MGM To Spend 500G on 2d 26-Week Air Shows

A half-million dollars will go into the production of the second 26-week cycle of Metro-Goldwyn-Mayer radio attractions. The first cycle has established the success of the venture by its acceptance of 200 radio stations in 45 states. WMGM, New York, is the film firm's key outlet here.

From the November 17, 1951 issue of Billboard Magazine:

MGM Program Line-Up
Finalized by Mutual

      NEW  YORK, Nov. 10.--Mutual Broadcasting System's programming plans with Metro-Goldwyn-Mayer were finalized this week when the movie outfit came thru with a long-delayed complete list of programs and stars.  Line-up was originally scheduled to start November 19, but belated agreement necessitated moving date to week of December 31, when all of the new programs will make their debut over the full Mutual network.
     MGM star line-up includes "Woman of the Year" (Mondays 8-8:30 p.m. EST) with Bette Davis, a comedy-drama series based upon the MGM movie; "Crime Does Not Pay" (Mondays 8:30-9 p.m. EST) dramatizations of MGM's Academy Award winning film subjects; "The Black Museum" (Tuesdays 8:30-9 p.m. EST) with Orson Welles' mystery series based on Scotland Yard case histories; "The Story of Dr. Kildare" (Tuesdays 8:30-9 p.m. EST), the Lew Ayres-Lionel Barrymore vehicle; "MGM Musical Comedy Theater of the Air" (Wednesdays 8-9 p.m. EST), featuring condensations of such top MGM musicals as "Anchors Aweigh," "Meet Me in St. Louis," etc; "The Modern Adventures of Casanova" (Thursdays 8-8:30 p.m. EST), an Errol Flynn thriller; "The Gracie Fields Show" (Thursdays 8:30-9 p.m. EST); "Adventures of Maisie" (Fridays 8-8:30 p.m. EST) with Ann Sothern; "The Hardy Family" (Fridays 8:30-9 p.m. EST, Mickey Rooney, et al; "MGM Theater of the Air" (Saturdays 8:30-9:30 p.m. EST), featuring Marlene Dietrich, Charles Laughton, Fredric March, Robert Taylor, Burgess Meredith, Cornell Wilde, Margaret O'Brien, Peter Lawford.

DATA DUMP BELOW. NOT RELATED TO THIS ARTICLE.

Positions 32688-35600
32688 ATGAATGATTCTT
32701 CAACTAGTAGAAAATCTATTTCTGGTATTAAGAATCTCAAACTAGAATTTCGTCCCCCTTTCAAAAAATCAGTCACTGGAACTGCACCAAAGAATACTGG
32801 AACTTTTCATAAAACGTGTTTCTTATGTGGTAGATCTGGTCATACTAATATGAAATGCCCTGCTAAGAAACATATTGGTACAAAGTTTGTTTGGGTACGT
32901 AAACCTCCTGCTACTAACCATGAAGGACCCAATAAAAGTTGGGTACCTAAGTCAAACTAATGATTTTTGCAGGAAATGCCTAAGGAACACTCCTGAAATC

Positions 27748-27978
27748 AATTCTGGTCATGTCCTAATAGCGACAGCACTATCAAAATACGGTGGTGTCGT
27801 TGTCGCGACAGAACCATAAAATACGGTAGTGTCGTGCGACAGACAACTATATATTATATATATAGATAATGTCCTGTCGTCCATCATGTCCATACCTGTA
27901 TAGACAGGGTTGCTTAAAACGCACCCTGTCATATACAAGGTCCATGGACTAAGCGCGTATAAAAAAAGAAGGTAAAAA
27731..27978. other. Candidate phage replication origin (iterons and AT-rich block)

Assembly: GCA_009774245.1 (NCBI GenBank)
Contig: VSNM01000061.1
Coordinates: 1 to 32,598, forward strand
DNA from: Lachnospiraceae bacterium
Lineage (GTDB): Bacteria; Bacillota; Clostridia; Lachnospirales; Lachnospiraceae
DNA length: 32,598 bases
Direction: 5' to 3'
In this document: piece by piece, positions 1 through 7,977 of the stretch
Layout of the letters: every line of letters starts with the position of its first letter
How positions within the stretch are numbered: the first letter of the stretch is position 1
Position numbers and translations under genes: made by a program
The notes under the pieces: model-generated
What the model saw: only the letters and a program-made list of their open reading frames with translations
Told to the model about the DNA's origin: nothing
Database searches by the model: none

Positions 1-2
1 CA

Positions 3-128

These shows will be supplemented with the rescheduling of 12 currently aired MBS programs into the block from 8 to 10 p.m., Monday thru Saturday.  Mutual shows include "Crime Fighters," "War Front--Home Front," "Official Detective," "The Hidden Truth," "Mysterious Traveler," "The Family Theater," "Rod and Gun Club of the Air," "Reporter's Roundup," "Magazine Theater," "Twenty Questions," "Armed Forces Review" and "Lombardoland U.S.A."
     Half of the MGM programs will be offered for local sale by MBS affiliates, including the four half hours from 8:30 to 9 p.m. Mondays, Tuesdays, Thursdays, Fridays; and the full hour "MGM Theater of the Air" on Saturdays.  Remaining five airers will be offered to national sponsors on a "multi-message" basis, similar to that of the National Broadcasting Company's tandem plan.

From the November 8, 1952 issue of Billboard Magazine:
 
MBS-MGM Radio Attractions Rift
Over Renewal Terms Widen
 
     NEW YORK, Nov. 1.--The rift between the Mutual Broadcasting System and MGM Radio Attractions over renewal terms on the latter's group of 10 radio shows was widened this week, as the flicker outfit virtually suspended production on all series at the request of the web.  Because of the production shut-down, Mutual now is offering re-runs on most of the programs.  MGM shows air in the 8-9 p.m. time, Monday thru Saturday, on MBS.  The deal constituted the largest one-package program arrangements in the web's history.
     In line with this, there's a possibility that performers featured on some of the shows may have a beef since re-run money to actors is paltry.  For instance, Lilli Palmer, who appeared on an hour-long "MGM Theater of the Air" program, received less than $7 when the play tape was aired for the second time.
     As reported in The Billboard last week, the MGM packages are up for renewal December 31, and negotiations for a new contract are currently underway between network execs and the film firm.  Meanwhile, the web reportedly is looking for indie packages to spot in the 8 to 9 p.m. time period if the MGM renewal doesn't go thru.  MGM, meanwhile, is said to be attempting to come up with some fresh stanzas as possible substitutes. 
     The production shutdown reportedly was ordered by Mutual, because the web desired to make certain changes in the shows before any more were put on tape.